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Faculty of Biology, Chemistry & Earth Sciences

Collaborative Research Centre 1357 Microplastics

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C-Projects




Mechanisms of degradation of plastics
in natural and technical systems

C01: Formation and degradation of microplastics under simulated environmental stress

Iinvestigates the formation of secondary microplastics from macroplastics and its further degradation by exposure to UV radiation, water and mechanical forces. For this purpose, various plastics with and without additives are exposed to accelerated aging. The resulting materials are characterized in terms of mechanical properties and molecular structure. In this way, we are able to link crack formation and propagation with molecular weight, chain scissions and their end groups, additive concentration and migration. A wide range of different techniques including mechanical analysis, mass spectrometry and solid-state NMR spectroscopy will be used. By correlating the results of microscopic and macroscopic length scales, a deeper understanding of the mechanisms and time scales of the degradation of plastics in nature will be achieved.


C02: Degradation of biodegradable polymers and their clay nano-composites under environmentally relevant conditions

Biodegradable polymers are considered a smart solution for the microplastic problem. For packaging applications they are, however, often too brittle and to permeable for gases while their degradation is frequently not fast enough in relevant habitats and real natural environments. The overall objective of this proposal is to gain a comprehensive understanding of the degradation behaviour of conventional and tailored biodegradable polymers and their clay nanocomposites in limnic and terrestrial systems. This will allow developing biodegradable polymers and/or their clay nanocomposites that make no contribution to persistent secondary microplastic while meeting all technical and processing requirements for packaging.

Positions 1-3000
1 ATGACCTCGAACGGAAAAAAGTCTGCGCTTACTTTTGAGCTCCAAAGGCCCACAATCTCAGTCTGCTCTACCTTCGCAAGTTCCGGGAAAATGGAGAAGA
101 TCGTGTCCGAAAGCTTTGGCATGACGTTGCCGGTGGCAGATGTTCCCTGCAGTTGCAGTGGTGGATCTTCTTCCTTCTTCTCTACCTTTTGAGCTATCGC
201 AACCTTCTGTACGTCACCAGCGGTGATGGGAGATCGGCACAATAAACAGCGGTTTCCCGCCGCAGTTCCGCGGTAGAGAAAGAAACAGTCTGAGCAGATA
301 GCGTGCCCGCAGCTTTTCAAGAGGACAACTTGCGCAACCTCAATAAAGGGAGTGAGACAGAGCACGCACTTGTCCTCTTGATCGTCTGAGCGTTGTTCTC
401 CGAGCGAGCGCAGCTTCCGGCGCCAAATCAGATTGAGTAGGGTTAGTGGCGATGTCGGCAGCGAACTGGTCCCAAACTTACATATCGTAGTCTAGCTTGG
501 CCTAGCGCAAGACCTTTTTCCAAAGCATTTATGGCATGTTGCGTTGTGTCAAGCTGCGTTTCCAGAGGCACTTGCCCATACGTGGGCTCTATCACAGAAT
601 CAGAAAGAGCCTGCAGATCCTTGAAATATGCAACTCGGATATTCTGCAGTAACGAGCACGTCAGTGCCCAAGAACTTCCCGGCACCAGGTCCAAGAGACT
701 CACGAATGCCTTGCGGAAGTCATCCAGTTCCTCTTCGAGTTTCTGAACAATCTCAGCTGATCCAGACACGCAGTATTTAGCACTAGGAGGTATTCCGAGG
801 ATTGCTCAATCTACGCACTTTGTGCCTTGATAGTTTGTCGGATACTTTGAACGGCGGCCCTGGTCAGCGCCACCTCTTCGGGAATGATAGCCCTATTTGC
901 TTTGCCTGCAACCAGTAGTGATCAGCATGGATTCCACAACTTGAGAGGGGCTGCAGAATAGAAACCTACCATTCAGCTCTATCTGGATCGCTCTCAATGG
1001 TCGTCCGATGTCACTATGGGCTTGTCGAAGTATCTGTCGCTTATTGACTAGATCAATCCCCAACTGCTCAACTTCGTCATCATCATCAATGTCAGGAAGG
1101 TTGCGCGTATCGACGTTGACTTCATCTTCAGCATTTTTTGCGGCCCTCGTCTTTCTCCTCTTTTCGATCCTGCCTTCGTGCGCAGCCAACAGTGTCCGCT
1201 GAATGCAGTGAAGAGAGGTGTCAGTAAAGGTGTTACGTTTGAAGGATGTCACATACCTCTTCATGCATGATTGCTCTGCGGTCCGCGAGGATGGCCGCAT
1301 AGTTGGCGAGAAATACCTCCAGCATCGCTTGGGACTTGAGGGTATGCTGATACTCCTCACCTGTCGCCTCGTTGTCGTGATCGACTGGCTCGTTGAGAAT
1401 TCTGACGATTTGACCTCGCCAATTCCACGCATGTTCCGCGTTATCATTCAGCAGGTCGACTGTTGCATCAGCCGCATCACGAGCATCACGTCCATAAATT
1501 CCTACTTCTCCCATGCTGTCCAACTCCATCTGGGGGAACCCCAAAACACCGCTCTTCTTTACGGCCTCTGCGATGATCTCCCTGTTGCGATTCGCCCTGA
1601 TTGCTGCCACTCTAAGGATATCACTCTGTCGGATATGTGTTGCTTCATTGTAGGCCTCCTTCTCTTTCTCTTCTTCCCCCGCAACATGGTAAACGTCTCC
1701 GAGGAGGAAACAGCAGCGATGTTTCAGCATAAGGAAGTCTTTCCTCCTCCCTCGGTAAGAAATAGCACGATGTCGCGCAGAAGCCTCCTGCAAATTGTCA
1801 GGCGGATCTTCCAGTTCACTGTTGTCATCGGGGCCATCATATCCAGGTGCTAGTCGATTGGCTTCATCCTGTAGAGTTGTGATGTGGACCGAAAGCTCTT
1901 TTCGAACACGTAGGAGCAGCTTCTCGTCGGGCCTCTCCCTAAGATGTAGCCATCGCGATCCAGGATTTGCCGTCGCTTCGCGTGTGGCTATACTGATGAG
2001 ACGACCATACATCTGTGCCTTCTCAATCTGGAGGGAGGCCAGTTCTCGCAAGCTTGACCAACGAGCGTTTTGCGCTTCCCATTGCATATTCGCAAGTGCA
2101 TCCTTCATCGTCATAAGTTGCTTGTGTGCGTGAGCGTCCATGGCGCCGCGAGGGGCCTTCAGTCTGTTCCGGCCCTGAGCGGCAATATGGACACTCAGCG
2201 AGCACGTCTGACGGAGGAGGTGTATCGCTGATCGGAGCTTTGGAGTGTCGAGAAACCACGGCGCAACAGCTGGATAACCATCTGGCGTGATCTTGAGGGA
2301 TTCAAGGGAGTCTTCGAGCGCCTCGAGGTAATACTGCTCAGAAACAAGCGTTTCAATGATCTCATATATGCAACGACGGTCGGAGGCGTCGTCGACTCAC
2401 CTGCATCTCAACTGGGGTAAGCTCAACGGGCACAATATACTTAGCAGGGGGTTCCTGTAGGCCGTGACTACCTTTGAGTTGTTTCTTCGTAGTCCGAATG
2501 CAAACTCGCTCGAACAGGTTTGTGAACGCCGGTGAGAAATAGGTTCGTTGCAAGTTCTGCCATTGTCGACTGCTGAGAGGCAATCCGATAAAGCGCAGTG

Principal Investigators: Prof. Seema Agarwal, Prof. Josef Breu


C03: Enzymatic degradation of microplastics

Although most plastics are very biostable, there are clear evidences that microbes are able to degrade these materials enzymatically. By combining various experimental biochemical and biophysical techniques with computer simulations, we want to understand which properties an enzyme must have in order to attack and degrade plastics efficiently. In this respect, the recently discovered enzyme PETase, which is able to degrade poly(ethylene terephthalate) (PET), will serve as a model system. This enzyme is particularly interesting, since it is structurally and functionally closely related to a group of enzymes called cutinases, of which some representatives are also able to attack PET, although less efficiently. Other cutinases are however not able to degrade PET. Moreover, we want to search for new enzymes that degrade plastics such as for instance polystyrene.

Principal Investigators:  Prof. Birte Höcker, Prof.Matthias Ullmann


C04: Impact of microbial diversity and biofilm formation on degradation mechanisms of microplastic particles in the environment